Rediscovering the Lost Patrol

Rediscovering the Lost Patrol

 

In Fort McPherson, a memorial to a Northern tragedy

The barrel-chested Mountie became a Canadian icon thanks largely to his service in the North. There was Sam Steele, whose iron fist squeezed lawlessness out of the Klondike. There were the boys in red who famously “got their man” in the epic hunt-down of the Mad Trapper. But the North was also home to the worst RCMP tragedy of the 20th century. It happened on a lonely trail straddling the Yukon and the Northwest Territories just over 100 years ago. 

The horrors of the “Lost Patrol,” as its now called, began December 21, 1910, with a series of small errors. Inspector Francis Fitzgerald and his three constables departed on an 800-kilometre dogsled journey from Fort McPherson, Northwest Territories, to Dawson City, Yukon, though none of them had ever travelled the route in that direction. They shouldn’t have left on the winter solstice, when darkness is total and temperatures touch minus-50. They shouldn’t have dismissed their Dene guide, Esau George, once he’d led them across the Richardson Range. And when they realized they couldn’t find Forrest Creek – the path to Dawson – they should have stopped and turned around.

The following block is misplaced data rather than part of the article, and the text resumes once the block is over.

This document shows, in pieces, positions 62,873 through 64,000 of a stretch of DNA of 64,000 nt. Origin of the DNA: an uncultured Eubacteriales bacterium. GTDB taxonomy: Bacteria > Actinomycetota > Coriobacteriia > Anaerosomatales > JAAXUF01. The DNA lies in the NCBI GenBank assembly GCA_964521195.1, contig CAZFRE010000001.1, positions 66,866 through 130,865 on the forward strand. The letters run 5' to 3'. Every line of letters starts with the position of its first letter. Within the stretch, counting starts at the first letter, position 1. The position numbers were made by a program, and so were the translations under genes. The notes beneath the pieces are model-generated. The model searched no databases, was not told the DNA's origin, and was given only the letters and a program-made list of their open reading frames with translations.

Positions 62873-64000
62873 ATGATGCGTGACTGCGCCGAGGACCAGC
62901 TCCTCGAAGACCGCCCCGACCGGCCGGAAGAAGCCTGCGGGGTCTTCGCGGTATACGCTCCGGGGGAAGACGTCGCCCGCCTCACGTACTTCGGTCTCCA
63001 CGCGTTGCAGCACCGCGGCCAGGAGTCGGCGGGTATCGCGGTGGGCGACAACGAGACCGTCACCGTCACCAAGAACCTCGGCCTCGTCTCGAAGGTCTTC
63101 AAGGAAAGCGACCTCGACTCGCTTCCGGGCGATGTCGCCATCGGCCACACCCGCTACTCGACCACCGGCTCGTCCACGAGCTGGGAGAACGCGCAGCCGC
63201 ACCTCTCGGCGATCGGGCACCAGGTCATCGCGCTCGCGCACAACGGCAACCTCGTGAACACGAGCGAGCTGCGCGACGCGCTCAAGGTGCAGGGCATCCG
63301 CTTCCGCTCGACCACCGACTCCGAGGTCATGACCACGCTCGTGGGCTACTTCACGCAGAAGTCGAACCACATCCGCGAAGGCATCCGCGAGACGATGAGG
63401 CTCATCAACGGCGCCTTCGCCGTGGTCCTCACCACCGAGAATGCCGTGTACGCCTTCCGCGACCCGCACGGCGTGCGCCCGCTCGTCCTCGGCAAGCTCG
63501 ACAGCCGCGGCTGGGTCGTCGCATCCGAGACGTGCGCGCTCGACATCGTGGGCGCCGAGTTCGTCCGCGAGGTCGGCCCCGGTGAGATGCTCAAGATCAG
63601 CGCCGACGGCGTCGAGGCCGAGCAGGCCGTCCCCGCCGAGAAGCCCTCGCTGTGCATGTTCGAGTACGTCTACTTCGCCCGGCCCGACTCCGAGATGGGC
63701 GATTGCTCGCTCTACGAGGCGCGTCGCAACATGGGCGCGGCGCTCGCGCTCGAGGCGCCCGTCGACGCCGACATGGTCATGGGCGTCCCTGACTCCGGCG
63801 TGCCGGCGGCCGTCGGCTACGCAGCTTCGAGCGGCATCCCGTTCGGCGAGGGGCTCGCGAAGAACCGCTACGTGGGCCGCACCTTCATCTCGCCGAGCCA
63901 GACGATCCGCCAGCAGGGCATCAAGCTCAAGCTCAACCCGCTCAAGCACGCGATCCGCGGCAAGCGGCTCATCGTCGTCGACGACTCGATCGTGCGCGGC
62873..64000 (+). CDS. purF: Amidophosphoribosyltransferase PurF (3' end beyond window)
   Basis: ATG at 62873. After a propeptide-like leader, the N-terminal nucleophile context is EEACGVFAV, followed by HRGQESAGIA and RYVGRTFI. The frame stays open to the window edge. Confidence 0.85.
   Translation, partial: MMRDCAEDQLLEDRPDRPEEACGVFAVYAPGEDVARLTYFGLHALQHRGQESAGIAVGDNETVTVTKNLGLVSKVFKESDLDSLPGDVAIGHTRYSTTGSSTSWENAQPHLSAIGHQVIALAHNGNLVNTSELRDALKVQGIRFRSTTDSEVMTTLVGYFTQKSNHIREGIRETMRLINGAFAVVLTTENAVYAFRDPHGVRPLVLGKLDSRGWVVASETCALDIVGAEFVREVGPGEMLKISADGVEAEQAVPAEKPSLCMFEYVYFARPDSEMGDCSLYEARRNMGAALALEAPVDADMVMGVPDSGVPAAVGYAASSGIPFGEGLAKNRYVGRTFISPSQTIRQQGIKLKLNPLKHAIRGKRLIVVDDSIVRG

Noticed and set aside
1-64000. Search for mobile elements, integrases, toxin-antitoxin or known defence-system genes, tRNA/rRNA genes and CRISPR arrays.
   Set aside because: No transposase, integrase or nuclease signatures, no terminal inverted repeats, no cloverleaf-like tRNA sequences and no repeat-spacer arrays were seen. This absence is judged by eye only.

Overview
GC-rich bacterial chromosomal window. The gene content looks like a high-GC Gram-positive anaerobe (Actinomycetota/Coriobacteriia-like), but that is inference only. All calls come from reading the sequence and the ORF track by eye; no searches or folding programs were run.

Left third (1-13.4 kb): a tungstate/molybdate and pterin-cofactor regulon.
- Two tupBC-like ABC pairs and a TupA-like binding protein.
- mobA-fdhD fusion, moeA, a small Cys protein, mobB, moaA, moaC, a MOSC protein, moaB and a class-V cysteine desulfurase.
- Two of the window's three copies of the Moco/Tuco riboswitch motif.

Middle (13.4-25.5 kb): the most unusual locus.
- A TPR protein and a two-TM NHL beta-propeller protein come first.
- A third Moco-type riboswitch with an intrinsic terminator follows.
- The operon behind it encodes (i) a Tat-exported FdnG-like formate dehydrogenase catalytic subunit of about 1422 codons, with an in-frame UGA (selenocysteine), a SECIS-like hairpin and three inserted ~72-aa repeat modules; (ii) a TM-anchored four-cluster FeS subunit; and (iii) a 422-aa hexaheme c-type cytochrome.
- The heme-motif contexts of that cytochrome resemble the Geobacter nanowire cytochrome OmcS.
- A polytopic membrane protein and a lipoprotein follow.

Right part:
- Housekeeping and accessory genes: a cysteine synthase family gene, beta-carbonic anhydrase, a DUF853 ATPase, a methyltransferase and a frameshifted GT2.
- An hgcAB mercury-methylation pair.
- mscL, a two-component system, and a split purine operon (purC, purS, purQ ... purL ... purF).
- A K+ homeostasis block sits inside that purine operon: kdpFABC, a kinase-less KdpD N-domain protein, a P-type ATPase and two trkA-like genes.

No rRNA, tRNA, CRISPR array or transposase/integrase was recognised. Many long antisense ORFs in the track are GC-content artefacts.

But they didn’t. When the patrol failed to show up in the Klondike, searchers were dispatched. That spring, their corpses were found – as were their diaries, which told a ghastly tale. By January 12, they’d known they were lost. By January 19, their food ran out and they began eating dogs. After weeks of desperate meandering, they tried to retreat to the Northwest Territories. But by February 5 it was all over. Three starved; one shot himself. They died just 40 kilometres shy of Fort McPherson.

Today, travellers on the Dempster Highway can visit the graves of the Lost Patrol beside St. Matthew's Anglican Church in Fort McPherson, and pay homage to one of the most tragic episodes in Northern history. 

 

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